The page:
Time for Big Green to Go Fossil Free

May 2nd, 2013
By Naomi Klein

The movement demanding that public interest institutions divest their holdings from fossil fuels is on a serious roll. At last count, there were active divestment campaigns on 305 campuses and in more than 100 US cities and states. The demand has spread to Canada, Australia, the Netherlands and Britain. And though officially launched just six months ago, the movement can already claim some provisional victories: four US colleges have announced their intention to divest their endowments from fossil fuel stocks and bonds, and in late April ten US cities made similar commitments, including San Francisco (Seattle came on board months ago).

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Dancing the World into Being: A Conversation with Idle No More’s Leanne Simpson

March 6th, 2013
By Naomi Klein

In December 2012, the Indigenous protests known as Idle No More exploded onto the Canadian political scene, with huge round dances taking place in shopping malls, busy intersections, and public spaces across North America, as well as solidarity actions as far away as New Zealand and Gaza. Though sparked by a series of legislative attacks on indigenous sovereignty and environmental protections by the Conservative government of Stephen Harper, the movement quickly became about much more: Canada’s ongoing colonial policies, a transformative vision of decolonization, and the possibilities for a genuine alliance between natives and non-natives, one capable of re-imagining nationhood.

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Awake, Hungry and Idle No More

December 24th, 2012
By Naomi Klein

I woke up just past midnight with a bolt. My six-month-old son was crying. He has a cold — the second of his short life—and his blocked nose frightens him. I was about to get up when he started snoring again. I, on the other hand, was wide awake.

A single thought entered my head: Chief Theresa Spence is hungry. Actually it wasn’t a thought. It was a feeling. The feeling of hunger. Lying in my dark room, I pictured the chief of the Attawapiskat First Nation lying on a pile of blankets in her teepee across from Parliament Hill, entering day 14 of her hunger strike.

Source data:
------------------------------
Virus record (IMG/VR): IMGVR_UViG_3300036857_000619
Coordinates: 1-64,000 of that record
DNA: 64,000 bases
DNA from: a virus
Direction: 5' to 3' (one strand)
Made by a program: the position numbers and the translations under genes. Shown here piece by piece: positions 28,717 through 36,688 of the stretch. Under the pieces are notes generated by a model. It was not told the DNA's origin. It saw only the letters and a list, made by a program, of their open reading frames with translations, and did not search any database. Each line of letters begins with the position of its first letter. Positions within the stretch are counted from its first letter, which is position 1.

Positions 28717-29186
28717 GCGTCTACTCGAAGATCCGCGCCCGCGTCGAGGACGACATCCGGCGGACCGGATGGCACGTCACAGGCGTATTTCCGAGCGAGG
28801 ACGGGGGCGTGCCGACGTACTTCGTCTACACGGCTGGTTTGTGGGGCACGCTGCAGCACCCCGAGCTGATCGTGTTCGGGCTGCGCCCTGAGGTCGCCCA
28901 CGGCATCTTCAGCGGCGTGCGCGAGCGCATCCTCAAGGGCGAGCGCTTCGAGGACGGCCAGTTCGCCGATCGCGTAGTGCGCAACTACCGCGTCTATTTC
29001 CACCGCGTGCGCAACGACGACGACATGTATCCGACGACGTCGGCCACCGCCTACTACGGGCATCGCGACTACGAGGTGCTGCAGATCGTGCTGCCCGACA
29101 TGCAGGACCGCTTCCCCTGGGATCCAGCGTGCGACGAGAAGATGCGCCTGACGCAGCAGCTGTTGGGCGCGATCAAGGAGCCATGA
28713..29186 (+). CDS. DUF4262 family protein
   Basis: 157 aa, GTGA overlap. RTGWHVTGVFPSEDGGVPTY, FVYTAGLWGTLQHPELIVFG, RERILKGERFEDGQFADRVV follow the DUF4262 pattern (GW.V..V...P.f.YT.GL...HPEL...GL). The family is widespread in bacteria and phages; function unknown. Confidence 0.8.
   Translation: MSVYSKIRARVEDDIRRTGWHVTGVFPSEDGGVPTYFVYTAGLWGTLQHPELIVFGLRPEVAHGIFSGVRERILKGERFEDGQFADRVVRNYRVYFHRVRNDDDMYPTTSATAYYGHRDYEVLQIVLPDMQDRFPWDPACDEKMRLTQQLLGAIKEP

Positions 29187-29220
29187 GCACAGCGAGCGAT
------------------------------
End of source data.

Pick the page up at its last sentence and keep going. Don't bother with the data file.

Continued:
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Interview: Naomi Klein on motherhood, climate justice, and the failures of the environmental movement

December 15th, 2012
By Wen Stephenson

This week in the Phoenix, Wen Stephenson profiles Naomi Klein — “black-clad and sharp-tongued mistress of the global anti-corporate left, friend to Occupiers and scourge of oil barons” — as she turns her attention to the cause of climate justice. Below is a longer excerpt from their conversation — about Klein’s alliance with 350.org’s Bill McKibben, her views on the environmental movement, and the ways in which her struggles to become a parent informed her views on climate (and vice versa). This interview took place on November 8, 2012. It has been edited for length and clarity.

Wen Stephenson: How did your collaboration with Bill McKibben and 350.org come about? What led you personally into this?

Naomi Klein: My first engagement with the climate issue was around the issue of climate debt. I was actually doing research about reparations for slavery, writing a long piece for Harper’s, in 2008. I’ve always been very interested in the Durban anti-racism conference [in Durban, South Africa]. In the lead-up to that UN conference in September 2001, the reparations movement in the United States and in Africa really took off. It was becoming incredibly mainstream. Manning Marable was having ...

'I'd rather fight like hell': Naomi Klein's fierce new resolve to fight for climate justice

December 12th, 2012
By Wen Stephenson

Naomi Klein, black-clad and sharp-tongued mistress of the global anti-corporate left, friend to Occupiers and scourge of oil barons, stood outside a dressing room backstage at Boston’s Orpheum Theatre one night last month, a clear-eyed baby boy on her hip.

“I’m really trying not to play the Earth Mother card,” Klein told me over the phone the week before, as she talked about bringing Toma, her first child, into the world. But she didn’t need to worry.

Inside the dressing room, she’d been fielding questions from a small gaggle of young reporters alongside 350.org’s Bill McKibben, who had invited her to play a key role in the 21-city “Do the Math” climate-movement roadshow that arrived at the sold-out Orpheum that night. With a laugh, Klein noted to the reporters that McKibben’s devastatingRolling Stone article last summer, “Global Warming’s Terrifying New Math” — revealing that the fossil-fuel industry has five times more carbon in its proven reserves, which it intends to extract, than the science says can be burned if we want to avoid climate catastrophe — had received no industry pushback.